So do we know anything? A few people know a little bit – but it could all change again. Do we know what we think yet? We don’t think so but we do know we’ve got to think completely differently. Is anyone in government thinking about what all this really means? Watch this space.
Special feature: Working with the Private Sector. “For some, they (businesses) are the ideological enemy, capitalists driven by the blind pursuit of profit with no regard for people or the environment. For others, the private sector is a foreign country rarely visited or thought about. And for the small pragmatic and opportunistic minority of social enterprises, private companies are potential and actual business partners. From the other side of the border, private sector businesses reactions to the citizens of “not for profit” land include disinterest, misunderstanding and condescension. There are few which identify a business opportunity and become quite passionate about social enterprise, enabling them to do good and do well” From “There’s No Business Like Social Business” co-written by Liam Black
In his speech at the launch of the Big Society David Cameron addressed public service reform stating: “We’ve got to get rid of the centralised bureaucracy that wastes money and undermines morale. And in its place we’ve got to give professionals much more freedom, and open up public services to new providers like charities, social enterprises and private companies so we get more innovation, diversity and responsiveness to public need.”
“Match Winners”, is a DTI sponsored guide on working collaborations between social enterprise and private sector business. The case studies in the guide highlight the benefits gained by both sides through a range of business collaborations and also the challenges they faced in forming these partnerships.
But some commentators fear that this whole agenda may be converted in to an opportunity for the big private sector companies to hijack the most financially alluring public services leaving social enterprises and others to take on the less attractive and lower value opportunities. This assumes that social enterprises will be competing for those public sector contracts with their private sector counterparts. But is there a time and space for social enterprises and the private sector to work collaboratively to deliver local services on behalf of their communities? Some are of the opinion that the social enterprise sector and the private sector make for uncomfortable bed partners – with the social enterprise invariably getting the lumpy side while the private sector get the feathered nest. But a DTI report found that when the right partners match-up, with a good idea and a well-managed strategy for delivery it’s a story of success, where the businesses involved have seized the opportunity to achieve something special.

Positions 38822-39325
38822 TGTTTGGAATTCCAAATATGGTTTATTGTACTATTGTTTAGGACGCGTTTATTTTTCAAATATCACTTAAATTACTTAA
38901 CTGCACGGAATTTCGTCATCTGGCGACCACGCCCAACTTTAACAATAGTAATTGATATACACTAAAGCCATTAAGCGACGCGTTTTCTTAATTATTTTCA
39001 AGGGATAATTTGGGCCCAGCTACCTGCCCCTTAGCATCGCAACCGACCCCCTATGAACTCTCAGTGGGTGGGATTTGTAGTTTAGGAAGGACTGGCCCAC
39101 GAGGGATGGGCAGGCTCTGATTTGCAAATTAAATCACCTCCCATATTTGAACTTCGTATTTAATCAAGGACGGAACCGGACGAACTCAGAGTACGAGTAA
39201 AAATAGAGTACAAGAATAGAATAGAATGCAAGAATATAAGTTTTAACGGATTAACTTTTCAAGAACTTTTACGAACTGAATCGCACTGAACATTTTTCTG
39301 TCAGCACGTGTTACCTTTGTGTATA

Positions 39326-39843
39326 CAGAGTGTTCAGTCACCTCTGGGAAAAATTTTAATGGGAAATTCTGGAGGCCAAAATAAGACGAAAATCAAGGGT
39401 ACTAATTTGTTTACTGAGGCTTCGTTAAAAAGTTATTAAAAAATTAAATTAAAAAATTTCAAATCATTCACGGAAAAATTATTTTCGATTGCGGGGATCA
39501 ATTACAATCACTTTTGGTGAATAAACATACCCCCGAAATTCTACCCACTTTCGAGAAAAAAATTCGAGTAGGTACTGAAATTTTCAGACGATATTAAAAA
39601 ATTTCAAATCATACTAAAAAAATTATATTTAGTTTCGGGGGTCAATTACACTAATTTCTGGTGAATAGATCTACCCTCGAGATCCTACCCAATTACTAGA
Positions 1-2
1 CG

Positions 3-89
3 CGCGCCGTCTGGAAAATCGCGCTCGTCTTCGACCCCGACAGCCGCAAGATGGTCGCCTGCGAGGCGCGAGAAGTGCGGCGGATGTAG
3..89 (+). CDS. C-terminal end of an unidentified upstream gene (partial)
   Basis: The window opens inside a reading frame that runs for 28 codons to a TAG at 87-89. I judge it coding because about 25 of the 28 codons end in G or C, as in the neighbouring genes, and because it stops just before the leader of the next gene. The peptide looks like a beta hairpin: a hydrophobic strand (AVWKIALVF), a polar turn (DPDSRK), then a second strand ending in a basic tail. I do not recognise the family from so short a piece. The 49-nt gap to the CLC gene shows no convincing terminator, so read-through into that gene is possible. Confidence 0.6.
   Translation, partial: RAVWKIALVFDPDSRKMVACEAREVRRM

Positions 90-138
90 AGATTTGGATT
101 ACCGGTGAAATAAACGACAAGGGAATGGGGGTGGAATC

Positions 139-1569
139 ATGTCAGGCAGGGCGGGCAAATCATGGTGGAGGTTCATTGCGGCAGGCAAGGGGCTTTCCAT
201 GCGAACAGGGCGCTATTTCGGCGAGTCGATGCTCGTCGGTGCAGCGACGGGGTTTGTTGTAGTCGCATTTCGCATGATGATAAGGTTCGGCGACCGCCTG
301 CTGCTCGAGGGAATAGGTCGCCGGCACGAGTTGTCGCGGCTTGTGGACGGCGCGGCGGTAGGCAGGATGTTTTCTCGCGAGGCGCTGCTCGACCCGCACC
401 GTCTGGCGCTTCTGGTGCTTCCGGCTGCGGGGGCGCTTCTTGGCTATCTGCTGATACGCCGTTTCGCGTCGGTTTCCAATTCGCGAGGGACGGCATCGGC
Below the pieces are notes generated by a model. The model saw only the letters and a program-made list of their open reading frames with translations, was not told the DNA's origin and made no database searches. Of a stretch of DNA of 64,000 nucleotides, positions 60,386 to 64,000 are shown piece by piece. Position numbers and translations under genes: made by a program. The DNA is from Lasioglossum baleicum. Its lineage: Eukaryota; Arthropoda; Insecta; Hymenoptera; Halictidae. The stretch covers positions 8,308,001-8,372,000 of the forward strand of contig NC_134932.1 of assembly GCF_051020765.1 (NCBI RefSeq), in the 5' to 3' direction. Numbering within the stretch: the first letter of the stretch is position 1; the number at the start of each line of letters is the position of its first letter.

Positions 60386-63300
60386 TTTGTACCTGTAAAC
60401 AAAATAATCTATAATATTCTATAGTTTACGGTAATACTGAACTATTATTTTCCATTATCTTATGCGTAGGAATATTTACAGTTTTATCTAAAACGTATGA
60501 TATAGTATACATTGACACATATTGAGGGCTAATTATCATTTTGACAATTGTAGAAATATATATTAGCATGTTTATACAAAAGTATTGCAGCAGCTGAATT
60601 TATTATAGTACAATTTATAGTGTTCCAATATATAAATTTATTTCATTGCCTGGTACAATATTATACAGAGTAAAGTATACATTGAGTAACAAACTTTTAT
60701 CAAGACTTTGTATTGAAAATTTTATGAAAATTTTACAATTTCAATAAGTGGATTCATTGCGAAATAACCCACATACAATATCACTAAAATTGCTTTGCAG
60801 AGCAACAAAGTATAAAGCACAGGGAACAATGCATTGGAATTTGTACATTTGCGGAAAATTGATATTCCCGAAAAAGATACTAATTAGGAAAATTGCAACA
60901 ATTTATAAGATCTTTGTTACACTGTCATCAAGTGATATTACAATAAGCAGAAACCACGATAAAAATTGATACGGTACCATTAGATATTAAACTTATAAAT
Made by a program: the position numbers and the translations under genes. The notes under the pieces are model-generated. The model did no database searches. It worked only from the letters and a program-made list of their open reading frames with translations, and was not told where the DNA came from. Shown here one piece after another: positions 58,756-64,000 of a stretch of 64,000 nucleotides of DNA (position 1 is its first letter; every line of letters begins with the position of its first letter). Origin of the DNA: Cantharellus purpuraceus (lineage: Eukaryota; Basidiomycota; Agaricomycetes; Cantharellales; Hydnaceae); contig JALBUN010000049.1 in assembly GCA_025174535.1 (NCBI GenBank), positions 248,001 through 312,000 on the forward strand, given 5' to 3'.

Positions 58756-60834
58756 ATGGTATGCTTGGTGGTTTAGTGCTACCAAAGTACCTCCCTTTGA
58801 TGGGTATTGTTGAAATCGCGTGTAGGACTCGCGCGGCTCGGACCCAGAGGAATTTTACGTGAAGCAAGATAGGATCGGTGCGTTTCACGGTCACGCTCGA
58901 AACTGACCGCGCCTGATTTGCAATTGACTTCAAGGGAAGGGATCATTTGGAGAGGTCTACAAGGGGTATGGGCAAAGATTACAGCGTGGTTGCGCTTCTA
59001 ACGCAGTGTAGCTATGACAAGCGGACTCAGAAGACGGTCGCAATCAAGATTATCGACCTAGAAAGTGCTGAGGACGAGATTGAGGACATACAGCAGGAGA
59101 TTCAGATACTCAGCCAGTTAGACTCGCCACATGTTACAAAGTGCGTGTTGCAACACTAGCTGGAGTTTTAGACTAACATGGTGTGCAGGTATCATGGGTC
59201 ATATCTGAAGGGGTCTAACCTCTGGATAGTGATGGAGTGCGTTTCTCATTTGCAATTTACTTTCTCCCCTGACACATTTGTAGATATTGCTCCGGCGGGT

The key benefits cited by social enterprises entering in to such partnerships are that they can: Generate new, sustainable income streams • Reduce grant dependency • Offer access to finance and capital for specific projects / developments • Provide access to management expertise from the private sector • Sharpen up their business and commercial skills • Bring business involvement and finance in to the community The private sector firms in the case studies enter in to partnership because they: • • • • • • • •
This article provides a summary of the findings from that report. Also included is three case studies that provide a further insight in to why there is joint value in working with the private sector.
Present new business opportunities they could not realise without the social enterprise partner Provide access to new markets, and supply lines, expertise or services they cannot find elsewhere Allow the business to pursue both contracts and major funding that would not otherwise be available to them Offer access to and knowledge of a particular community Have a unique skill or expertise in specialist areas Provide solutions to specific business problems Help to enhance staff morale through involvement in the partnership Enable them to form a strategic alliance who can “speak the language” of the market or communities they are trying to reach Offer potential commercial social responsibility (CSR) spin offs
Social enterprise Charity
The following table, produced by FreshTies, provides a simple but useful overview of the differences between social enterprises, charities and the private sector.